During a championship effort in 2013, senior quarterback Quinn Epperly became the third Princeton quarterback to win the Bushnell Cup as Ivy League Player of the Year. Recently, the 'Prince' had the opportunity to sit down with the man himself to discuss sweet tea, superstitions and the all-important concept of "swag."
There appears to be good reason for excitement and optimism for the Princeton sprint football team. A long-standing varsity men’s sport at Princeton, the sprint football team is looking to win its first game since 1999 as it begins a new season this week. With a completely revamped coaching staff— including a former Super Bowl champion as head coach— and a deeper roster of players than it has fielded in the recent past, the team is energized and taking a fresh approach as it encounters a brand new season.
The football team’s 2014 campaign kicked off with a trip to San Diego, the longest journey the Tigers have made since head coach Bob Surace ’90 took over. That’s not the only unfamiliar territory they’ll be dealing with —Princeton is the reigning Ivy League champion for the first time since 2006.
Despite glimmers of rhythm reminiscent of last season, the Tigers showed rust from a summer apart in their season opener on Saturday when they headed to California to take on the University of San Diego. The Tigers dropped their eighth consecutive season opener 39-29.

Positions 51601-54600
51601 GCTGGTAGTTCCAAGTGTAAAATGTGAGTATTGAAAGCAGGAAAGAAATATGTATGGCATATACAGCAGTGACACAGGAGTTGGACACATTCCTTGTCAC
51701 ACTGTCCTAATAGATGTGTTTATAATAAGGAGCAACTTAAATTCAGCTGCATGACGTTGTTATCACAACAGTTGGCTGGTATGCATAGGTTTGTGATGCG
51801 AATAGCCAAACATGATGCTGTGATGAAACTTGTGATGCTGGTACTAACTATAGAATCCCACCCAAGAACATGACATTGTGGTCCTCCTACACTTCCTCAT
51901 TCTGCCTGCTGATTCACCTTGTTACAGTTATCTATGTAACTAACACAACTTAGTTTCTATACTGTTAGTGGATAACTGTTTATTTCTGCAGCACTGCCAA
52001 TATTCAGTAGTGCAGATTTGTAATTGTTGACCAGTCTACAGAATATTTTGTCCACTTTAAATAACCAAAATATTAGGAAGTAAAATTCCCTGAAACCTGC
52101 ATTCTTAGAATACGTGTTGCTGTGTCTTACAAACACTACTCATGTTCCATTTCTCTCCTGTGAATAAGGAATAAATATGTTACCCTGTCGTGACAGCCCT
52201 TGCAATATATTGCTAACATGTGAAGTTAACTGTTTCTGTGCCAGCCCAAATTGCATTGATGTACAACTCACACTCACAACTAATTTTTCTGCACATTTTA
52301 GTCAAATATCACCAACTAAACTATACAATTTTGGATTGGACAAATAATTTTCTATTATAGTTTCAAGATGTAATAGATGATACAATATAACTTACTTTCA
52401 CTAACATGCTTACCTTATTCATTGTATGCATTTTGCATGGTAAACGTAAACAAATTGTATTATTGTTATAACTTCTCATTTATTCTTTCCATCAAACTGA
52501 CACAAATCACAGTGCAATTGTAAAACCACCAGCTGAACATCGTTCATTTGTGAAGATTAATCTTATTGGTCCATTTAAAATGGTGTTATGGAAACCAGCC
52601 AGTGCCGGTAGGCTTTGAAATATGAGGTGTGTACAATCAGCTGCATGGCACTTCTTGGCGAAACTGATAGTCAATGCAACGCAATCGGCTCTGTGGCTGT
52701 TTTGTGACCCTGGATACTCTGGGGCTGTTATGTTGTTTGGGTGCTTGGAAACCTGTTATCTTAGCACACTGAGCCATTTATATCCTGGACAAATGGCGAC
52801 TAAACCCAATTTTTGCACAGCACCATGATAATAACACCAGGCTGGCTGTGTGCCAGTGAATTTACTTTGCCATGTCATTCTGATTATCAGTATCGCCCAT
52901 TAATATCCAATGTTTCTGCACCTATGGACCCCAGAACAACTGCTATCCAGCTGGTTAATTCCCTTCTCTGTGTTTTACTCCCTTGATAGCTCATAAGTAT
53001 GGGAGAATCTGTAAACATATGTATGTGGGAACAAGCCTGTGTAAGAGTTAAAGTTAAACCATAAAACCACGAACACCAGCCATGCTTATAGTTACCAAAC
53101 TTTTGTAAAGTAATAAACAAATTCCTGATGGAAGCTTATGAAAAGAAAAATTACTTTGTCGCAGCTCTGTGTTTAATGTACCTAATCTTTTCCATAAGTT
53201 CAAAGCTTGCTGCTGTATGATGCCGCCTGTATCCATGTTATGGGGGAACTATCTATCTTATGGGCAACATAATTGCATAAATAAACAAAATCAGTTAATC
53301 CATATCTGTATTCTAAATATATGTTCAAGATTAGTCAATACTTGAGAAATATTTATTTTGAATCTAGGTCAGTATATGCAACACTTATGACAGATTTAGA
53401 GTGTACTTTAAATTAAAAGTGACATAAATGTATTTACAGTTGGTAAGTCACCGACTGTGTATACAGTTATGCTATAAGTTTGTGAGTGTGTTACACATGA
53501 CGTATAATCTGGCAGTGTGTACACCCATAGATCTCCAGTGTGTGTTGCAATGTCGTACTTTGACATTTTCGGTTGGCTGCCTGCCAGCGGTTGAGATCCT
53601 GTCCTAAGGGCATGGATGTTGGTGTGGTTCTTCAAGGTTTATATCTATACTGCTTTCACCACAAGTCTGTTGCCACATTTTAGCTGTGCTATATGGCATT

Full of hopes of emulating last year’s success, Princeton football will start its season with a trip across the country to face the University of San Diego. Coming off the first football Ivy League title the Tigers have seen in seven years, they will now embark on their first trip to California since 2004, looking to start their season with a win.
New Jersey’s fall breezes grow crisp and the newly-variegated leaves blow along with them. One-time Cottage member F. Scott Fitzgerald wrote that at this point in the year’s cycle, “Life starts all over again.” Why is that? Simply because it’s time for men, 11-per-side, to retake the gridiron and participate in America’s greatest entertainment: football. The Ivy League may have faded in terms of its relative competitiveness since giving birth to the game so many years ago. Still, the Ancient Eight will nonetheless provide an excellent slate of action, marked by parity and seasoned rivalries. Just don’t ask for a postseason. Here’s how the sides stack up leading into the season’s first week.
By David Alter '73
Maybe you think of the renowned collegiate Gothic architecture when you think of Princeton, or maybe you think of Einstein or Jack Donaghy. Maybe you think of elitism or meningitis. I don’t know what you think of, but I bet it’s not football.
Five Orange and Black sides topped the Ivy League last year. Julia Ratcliffe, a hammer thrower entering her junior year, topped all national competition en route to an NCAA Championship. In this upcoming year, student-athletes across 36 varsity sports will vie to build on the success of years past; to rend Ivy League dominance from Harvard, an “institution” that outpaced us in championships in what was a remarkable reversal of history; and to follow in the pursuit of athletic excellence.